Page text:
Scott, Crist must still beat out primary opponents

Published On: Aug 18 2014 04:36:15 PM EDT   Updated On: Aug 18 2014 06:40:00 PM EDT

Former Florida Gov. Charlie Crist (left) and current Gov. Rick Scott


Before Gov. Rick Scott and former Gov. Charlie Crist can face off against each other in the race for governor, both must first get by primary opponents. Both are expected to win handily when results are announced a week from Tuesday, but that isn't keeping the unknowns from trying.

Former state Sen. Nan Rich has been in the governor’s race for more than two years and has raised $650,000, spending most of it on travel, consultants and some TV ads.

Scott and Crist have already spent millions attacking each other, but both have primary opponents.

Elizabeth Cuevas-Neunder, a Sarasota mother of three, is one of two Republicans challenging Scott. She told the audience in a retirement community that she was fed up with the direction of the Republican Party.

"The selfishness, and the greed, and the misunderstanding of how and where to take this state and nation forward has been misleading for the past 10 years," she said.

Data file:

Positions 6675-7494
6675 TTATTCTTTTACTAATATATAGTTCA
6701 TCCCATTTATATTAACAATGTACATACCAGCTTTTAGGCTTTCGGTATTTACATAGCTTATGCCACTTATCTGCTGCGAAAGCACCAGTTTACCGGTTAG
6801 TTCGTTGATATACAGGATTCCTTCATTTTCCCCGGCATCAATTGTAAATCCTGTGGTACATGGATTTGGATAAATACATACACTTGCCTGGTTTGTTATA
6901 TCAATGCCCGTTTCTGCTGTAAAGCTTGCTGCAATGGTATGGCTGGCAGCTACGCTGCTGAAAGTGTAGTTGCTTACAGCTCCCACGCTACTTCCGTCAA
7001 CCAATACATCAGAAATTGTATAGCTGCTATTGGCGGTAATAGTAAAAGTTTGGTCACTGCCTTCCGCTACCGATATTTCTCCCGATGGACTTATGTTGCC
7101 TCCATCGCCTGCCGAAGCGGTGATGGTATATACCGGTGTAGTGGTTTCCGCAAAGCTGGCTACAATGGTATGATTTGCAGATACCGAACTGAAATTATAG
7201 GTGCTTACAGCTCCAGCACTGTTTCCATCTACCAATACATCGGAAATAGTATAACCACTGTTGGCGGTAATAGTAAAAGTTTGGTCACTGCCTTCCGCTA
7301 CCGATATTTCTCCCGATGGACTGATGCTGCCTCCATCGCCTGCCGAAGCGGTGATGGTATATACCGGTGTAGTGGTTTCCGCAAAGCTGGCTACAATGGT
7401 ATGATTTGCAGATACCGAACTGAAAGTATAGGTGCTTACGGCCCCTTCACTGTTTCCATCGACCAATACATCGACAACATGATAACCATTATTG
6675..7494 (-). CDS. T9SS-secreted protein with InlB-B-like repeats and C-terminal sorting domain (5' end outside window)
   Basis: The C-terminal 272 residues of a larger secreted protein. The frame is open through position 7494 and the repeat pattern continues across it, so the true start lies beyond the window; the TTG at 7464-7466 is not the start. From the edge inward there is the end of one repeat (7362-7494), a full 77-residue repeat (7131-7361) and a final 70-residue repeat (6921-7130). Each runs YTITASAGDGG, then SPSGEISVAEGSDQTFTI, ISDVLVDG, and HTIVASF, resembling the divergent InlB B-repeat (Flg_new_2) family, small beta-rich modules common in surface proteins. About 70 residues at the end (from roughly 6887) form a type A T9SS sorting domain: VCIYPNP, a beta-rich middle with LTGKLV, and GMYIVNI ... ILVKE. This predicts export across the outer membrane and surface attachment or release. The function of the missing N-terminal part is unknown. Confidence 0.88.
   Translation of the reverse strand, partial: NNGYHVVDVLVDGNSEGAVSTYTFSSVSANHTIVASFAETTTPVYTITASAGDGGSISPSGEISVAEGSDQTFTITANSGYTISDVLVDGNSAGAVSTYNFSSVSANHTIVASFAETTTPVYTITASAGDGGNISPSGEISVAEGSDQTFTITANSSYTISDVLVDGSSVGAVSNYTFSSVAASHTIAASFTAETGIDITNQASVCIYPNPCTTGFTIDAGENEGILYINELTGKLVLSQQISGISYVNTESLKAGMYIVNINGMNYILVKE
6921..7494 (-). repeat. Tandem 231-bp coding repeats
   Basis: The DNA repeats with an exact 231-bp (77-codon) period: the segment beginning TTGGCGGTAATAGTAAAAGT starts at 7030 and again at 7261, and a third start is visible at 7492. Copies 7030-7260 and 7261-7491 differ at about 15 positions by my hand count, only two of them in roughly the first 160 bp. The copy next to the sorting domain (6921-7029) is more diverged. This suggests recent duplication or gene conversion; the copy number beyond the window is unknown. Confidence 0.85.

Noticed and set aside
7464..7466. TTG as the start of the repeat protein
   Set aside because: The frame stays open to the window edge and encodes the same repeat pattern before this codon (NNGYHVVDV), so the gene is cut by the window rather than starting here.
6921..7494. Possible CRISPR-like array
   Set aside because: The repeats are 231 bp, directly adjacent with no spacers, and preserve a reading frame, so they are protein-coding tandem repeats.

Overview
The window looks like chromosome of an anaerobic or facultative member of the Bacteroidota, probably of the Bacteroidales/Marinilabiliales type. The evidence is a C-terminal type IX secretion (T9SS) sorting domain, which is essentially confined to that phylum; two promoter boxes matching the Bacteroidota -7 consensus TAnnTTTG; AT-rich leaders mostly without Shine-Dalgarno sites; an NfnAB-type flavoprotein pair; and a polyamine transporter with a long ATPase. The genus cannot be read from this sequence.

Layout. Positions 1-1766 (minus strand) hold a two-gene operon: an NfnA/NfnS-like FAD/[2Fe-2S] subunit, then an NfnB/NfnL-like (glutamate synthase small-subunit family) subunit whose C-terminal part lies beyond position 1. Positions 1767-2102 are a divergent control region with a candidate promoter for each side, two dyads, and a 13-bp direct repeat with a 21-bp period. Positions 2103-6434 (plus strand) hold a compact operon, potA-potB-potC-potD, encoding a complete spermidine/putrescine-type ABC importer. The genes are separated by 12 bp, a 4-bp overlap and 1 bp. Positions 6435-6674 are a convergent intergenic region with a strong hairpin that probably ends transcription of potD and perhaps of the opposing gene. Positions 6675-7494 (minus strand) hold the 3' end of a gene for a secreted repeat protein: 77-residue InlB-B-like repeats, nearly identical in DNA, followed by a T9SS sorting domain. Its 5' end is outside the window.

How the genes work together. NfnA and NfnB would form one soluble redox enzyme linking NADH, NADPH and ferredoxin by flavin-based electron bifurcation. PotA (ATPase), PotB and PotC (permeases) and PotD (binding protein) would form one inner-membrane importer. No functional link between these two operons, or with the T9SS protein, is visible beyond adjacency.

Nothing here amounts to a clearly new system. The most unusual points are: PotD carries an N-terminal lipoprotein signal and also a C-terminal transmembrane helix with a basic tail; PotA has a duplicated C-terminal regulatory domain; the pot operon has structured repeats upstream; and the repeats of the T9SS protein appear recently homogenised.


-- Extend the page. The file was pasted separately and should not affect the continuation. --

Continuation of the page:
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The unknowns have raised just $1,600, but Cuevas-Neunder loaned herself $19,000.

"You know, we have two flip-floppers trying to be governors," she said.

Political scientists said there are really no studies on why virtual unknowns seek a big office. They suggest the unknowns want to see their name on the ballot, or they believe in the American dream.

"I think someone has to stop this nonsense about someone is in office not to have a challenger. If I don’t beat him, I make him stronger," Cuevas-Neunder said.

Another Republican, Yinka Abosede Adeshina, also paid the qualifying fee, but has not campaigned.

On the Democrat side, Rich is on the stump, campaigning and raising money every day.

"I believe this state is ready to elect a progressive Democrat and to have the first woman governor of the State of Florida," Rich said.

While Rich is a long shot to have her picture in the Hall of Governors, observers and insiders are watching to see how many votes she gets as a sign of Crist's strength with Democratic voters.


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